More than a Buzzword: How crowdfunding can expand opportunities for low-income entrepreneurs
Long seen as a vehicle for funding independent films and other artistic ventures, crowdfunding is evolving into a potentially powerful resource for low-income people and the organizations that serve them.
In the U.S., new business ventures have long had their access to capital constrained by regulations that limited equity sales to accredited investors (ie: those with a net worth of over $1 million and annual incomes over $200,000). This handicapped many potential entrepreneurs who lacked the strong business connections enjoyed by high-net worth individuals.
But the implementation of the Jumpstart Our Business Startups (JOBS) Act has led to new proposed regulations that would permit non-accredited equity crowdfunding. These new rules (which are expected to pass next month) would open the door to limited investments from non-wealthy investors. The change could allow startups to bypass expensive venture capital money and fund their businesses through large pools of small investors. Coupled with the viral growth of online crowdfunding portals, this would provide unheard of opportunities to existing and aspiring entrepreneurs, which could be a boon for low-income individuals striving to achieve financial stability through entrepreneurship.
But crowdfunding could also impact low-income communities in other ways, as these communities themselves could utilize it to transform their surroundings and improve public services. Crowdfunding campaigns aimed at serving lower-income communities have emerged in cities across the country, and have scored some notable successes. For instance, in the Windy City Hoops Kickstarter campaign, the mayor of Chicago leveraged strong community ties and raised $62,133 to fund parks and recreation programs that reduce violence and give alternatives to at-risk youth. Specialty crowdfunding platforms like Citizinvestor and neighbor.ly have emerged, geared specifically to channeling these efforts – as have a number of platforms that specialize in non-profit fundraising.
Every opportunity comes with its own set of risks and roadblocks, and here I’ve listed a few – along with some ways the crowdfunding industry and the individuals that use it could overcome them.
Challenge 1: Low-income crowdfunders are immersed in communities with fewer dollars to invest
While it’s true that impoverished communities may face more challenges in generating funding internally, members of low-income communities have been “crowdfunding” way before it became a buzz word. Neighbors and local community groups have long joined together informally to support ventures ranging from athletic teams to small businesses that needed a boost. Although their crowdfunded investments may be small in quantity, individuals with limited income are more likely to hand over a portion of their finances to people they know and trust. Tight-knit communities also provide an advantage that can’t be bought: a loyal army of word of mouth marketers. And with the Internet’s global reach, there’s nothing preventing people outside the community from supporting ventures or service projects that capture their imagination.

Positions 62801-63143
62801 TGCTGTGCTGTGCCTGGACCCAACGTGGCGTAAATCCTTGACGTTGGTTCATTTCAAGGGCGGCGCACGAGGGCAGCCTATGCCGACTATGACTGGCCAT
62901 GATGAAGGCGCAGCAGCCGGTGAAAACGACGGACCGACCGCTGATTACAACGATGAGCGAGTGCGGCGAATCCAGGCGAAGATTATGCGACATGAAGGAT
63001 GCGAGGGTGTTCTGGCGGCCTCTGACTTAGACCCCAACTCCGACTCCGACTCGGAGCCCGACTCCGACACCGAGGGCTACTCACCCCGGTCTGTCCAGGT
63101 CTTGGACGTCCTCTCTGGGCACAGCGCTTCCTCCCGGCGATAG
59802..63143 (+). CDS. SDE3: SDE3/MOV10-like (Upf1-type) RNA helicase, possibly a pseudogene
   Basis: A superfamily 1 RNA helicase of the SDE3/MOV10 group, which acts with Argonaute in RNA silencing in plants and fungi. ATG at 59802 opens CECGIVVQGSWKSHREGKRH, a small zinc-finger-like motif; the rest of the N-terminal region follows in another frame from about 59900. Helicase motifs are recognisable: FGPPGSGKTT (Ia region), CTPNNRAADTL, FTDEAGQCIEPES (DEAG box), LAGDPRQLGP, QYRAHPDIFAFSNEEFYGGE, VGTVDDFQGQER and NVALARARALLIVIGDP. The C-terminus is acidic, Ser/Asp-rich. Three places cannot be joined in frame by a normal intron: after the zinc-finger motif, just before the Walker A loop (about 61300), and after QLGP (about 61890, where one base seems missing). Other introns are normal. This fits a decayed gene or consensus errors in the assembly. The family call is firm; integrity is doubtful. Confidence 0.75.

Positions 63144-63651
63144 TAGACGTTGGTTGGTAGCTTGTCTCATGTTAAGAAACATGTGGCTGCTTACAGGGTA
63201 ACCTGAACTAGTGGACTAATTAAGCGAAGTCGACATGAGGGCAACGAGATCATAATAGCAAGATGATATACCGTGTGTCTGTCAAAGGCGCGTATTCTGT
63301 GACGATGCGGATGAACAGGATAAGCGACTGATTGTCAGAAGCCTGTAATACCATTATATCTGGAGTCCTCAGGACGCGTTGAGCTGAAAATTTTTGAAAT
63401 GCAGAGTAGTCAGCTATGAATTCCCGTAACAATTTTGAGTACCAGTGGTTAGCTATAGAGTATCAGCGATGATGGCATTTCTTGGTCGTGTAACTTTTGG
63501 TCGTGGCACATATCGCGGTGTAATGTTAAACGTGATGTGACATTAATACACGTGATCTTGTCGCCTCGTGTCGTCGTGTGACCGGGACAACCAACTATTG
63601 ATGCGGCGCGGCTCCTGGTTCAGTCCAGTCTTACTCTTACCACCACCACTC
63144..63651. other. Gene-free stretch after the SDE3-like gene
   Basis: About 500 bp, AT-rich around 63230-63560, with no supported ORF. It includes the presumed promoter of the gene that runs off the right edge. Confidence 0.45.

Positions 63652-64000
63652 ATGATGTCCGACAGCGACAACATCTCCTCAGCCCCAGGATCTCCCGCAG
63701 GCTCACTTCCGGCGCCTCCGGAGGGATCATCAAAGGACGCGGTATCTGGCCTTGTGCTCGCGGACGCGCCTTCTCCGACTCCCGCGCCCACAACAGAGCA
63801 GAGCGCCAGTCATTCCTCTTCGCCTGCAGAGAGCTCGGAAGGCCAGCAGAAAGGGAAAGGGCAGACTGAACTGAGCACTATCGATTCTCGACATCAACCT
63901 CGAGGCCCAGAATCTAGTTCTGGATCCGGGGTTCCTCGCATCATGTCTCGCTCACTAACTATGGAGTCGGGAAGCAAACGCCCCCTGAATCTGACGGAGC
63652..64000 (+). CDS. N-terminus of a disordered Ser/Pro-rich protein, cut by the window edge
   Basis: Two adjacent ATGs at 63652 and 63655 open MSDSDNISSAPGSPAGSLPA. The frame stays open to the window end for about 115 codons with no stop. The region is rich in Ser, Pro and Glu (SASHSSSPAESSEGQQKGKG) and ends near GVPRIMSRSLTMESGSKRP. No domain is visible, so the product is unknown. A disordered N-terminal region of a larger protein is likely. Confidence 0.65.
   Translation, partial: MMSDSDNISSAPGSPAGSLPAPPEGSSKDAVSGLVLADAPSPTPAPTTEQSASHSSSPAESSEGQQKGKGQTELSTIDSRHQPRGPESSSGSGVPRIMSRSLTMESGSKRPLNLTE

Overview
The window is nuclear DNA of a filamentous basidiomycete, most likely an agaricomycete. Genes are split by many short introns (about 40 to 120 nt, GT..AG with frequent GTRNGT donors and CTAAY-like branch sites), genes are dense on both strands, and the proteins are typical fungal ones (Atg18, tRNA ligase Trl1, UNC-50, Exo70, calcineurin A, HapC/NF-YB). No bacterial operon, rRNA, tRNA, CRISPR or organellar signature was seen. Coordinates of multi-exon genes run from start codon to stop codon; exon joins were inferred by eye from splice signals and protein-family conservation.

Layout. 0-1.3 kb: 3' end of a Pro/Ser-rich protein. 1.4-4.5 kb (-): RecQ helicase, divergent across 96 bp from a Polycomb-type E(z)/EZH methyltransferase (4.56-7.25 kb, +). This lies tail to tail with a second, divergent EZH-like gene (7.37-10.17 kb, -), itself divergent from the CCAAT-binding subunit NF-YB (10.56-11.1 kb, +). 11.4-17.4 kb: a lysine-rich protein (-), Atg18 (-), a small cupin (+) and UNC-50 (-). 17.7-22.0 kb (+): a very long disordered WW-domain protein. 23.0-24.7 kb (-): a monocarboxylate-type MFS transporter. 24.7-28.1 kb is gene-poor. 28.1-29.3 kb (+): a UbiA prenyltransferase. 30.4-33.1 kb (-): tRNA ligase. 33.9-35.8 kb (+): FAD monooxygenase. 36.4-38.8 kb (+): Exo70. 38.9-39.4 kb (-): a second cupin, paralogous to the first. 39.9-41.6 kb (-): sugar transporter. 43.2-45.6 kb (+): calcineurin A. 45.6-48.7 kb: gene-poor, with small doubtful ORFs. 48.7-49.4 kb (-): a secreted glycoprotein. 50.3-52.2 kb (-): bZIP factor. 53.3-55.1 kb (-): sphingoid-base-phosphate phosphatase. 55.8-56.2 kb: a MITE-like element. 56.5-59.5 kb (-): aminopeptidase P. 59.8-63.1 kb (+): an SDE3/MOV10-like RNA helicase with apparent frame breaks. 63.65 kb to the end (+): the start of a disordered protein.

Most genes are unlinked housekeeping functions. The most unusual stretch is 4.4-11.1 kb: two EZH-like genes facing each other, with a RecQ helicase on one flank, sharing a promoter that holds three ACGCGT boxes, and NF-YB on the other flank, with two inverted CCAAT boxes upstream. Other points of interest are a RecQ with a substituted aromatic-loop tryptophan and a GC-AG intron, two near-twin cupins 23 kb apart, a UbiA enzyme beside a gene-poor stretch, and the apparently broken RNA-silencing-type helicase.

Challenge 2: Crowdfunded ventures lack the business contacts and advice provided by traditional investing
This concern is not only limited to entrepreneurs from low-income communities, and it’s a valid one. But online general solicitation to investors through crowdfunding portals provides startups with a direct, transparent connection to individuals who are interested in their specific venture. So the experience of crowdfunding itself has the potential to generate the kinds of business contacts and mentorship opportunities that can be instrumental in a new venture’s success. Moreover, in the age of digital information, there is a smorgasbord of free content and learning tools available on the web. For determined entrepreneurs from all backgrounds, a crowdfunding campaign can become a crash course in all facets of online marketing, branding and social media outreach.
Challenge 3: Low-income entrepreneurs have limited access to/knowledge of crowdfunding technology
Not long ago, designing or coding a functional fundraising website would have been a major obstacle for any small business or aspiring entrepreneur. But not anymore. There are hundreds of easily accessible crowdfunding portals online. And for those who don’t want to get lost in the crowd – or conform to the project requirements – on heavily trafficked sites like Kickstarter or Indiegogo, there are a growing number of customizable open-source and proprietary platforms available – some of them designed for equity crowdfunding campaigns. These websites provide a wide range of value and applications, such as built-in social marketing tools that can increase a crowdfunding campaign’s influence and chances for success.
In spite of the challenges, I believe that crowdfunding will become a significant tool for empowering members of low-income communities and encouraging them to participate in various types of business ventures. It has the potential to enable a new generation of low-income entrepreneurs and activists to reduce economic inequality, create jobs and remake their communities.